kuRuntokai 22

Lakshmi Srinivas lsrinivas at YAHOO.COM
Mon Oct 2 00:23:16 UTC 2000

 I have a question re KuRuntokai 22 which I reproduce
here for quick reference:

            nIrvAr kaNNai nIyiva Noziya
            yArO pirikiR pavarE cAraR
            cilampaNi koNTa valaJcuri marAattu
            vEni laJcinai kamazum
            tEmU roNNuta ninnoTuJ celavE.

         Loosely translated:
             You're crying alone here
             who can bear to part from you,

             Your brow sweet as the fragrance of the
             right whorled white kadamba blossoms
             blooming on the mountain slopes in spring

In his commentary to this verse, U Ve cAminAtaiyar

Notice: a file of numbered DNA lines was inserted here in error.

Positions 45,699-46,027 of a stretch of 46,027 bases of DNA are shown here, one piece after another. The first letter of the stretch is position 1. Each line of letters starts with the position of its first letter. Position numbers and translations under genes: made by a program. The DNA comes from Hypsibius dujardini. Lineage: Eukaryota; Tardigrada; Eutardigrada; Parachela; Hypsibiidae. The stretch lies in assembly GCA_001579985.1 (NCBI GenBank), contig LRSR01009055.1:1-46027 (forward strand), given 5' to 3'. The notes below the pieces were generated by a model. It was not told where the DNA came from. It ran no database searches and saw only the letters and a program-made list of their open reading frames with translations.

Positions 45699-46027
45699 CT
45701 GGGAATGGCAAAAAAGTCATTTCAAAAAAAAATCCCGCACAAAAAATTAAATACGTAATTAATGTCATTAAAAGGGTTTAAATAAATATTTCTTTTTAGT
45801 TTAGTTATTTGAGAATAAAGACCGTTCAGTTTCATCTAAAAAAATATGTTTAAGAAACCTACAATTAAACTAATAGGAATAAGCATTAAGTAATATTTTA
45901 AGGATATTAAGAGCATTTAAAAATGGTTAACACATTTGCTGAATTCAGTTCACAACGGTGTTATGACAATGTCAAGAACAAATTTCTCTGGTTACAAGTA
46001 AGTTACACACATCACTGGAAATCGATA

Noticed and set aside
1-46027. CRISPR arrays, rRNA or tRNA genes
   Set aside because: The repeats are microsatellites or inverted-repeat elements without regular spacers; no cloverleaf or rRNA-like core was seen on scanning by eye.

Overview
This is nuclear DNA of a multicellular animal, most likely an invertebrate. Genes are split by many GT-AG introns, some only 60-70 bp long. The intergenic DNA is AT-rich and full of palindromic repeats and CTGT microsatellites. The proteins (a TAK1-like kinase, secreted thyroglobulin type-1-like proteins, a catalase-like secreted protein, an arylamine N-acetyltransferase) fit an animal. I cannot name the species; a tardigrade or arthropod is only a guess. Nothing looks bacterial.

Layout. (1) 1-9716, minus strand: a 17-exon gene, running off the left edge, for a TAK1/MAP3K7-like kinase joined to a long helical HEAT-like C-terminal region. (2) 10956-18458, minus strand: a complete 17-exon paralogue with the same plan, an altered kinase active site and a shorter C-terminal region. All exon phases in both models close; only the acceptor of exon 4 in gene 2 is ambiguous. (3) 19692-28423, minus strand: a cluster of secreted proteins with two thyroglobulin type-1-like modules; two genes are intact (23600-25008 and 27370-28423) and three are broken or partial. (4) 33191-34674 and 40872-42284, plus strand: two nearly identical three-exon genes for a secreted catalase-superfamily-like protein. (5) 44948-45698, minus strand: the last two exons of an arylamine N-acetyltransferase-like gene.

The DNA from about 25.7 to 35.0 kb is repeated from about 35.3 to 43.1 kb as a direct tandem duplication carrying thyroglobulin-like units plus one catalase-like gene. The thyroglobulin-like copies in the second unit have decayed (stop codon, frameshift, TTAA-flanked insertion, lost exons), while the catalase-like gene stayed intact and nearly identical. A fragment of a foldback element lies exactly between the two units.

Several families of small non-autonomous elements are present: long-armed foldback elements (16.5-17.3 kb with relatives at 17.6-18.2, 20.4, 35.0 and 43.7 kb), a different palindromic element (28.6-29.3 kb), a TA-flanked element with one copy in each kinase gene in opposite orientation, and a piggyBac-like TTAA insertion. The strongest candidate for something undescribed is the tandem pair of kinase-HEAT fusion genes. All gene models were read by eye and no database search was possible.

"ArrAmai mikka talaivi, 'yAro pirikiRpavarE' enRu tOzi
kURiya mAttirattil tuyar nIGkit talaiyetuttu nimirntu
nOkkinALAka, neRRiyin viLakkaGkANTA tOzi, " tEmu
roNNutal' enRu viLittAL." (kuRuntokai, u. Ve Ca.,
kapIr Press, 4th impression, 1962, p 64)

It seems to me that this interpretation seems to, at
least implicitly,  subscribe to the view that poetic
utterance has a creative potential hidden within it.
In other words, poems have a mantra like power.

It is interesting to note that the edition of M.
Shanmugam Pillai's brief commentary on this verse
does not contain this little interpretative excursus.

Considering the traditional commentary has not come
down to us, can this interpretation be considered to
be justified? I'd like the list members view on this

Do You Yahoo!?
Yahoo! Photos - 35mm Quality Prints, Now Get 15 Free!

More information about the INDOLOGY mailing list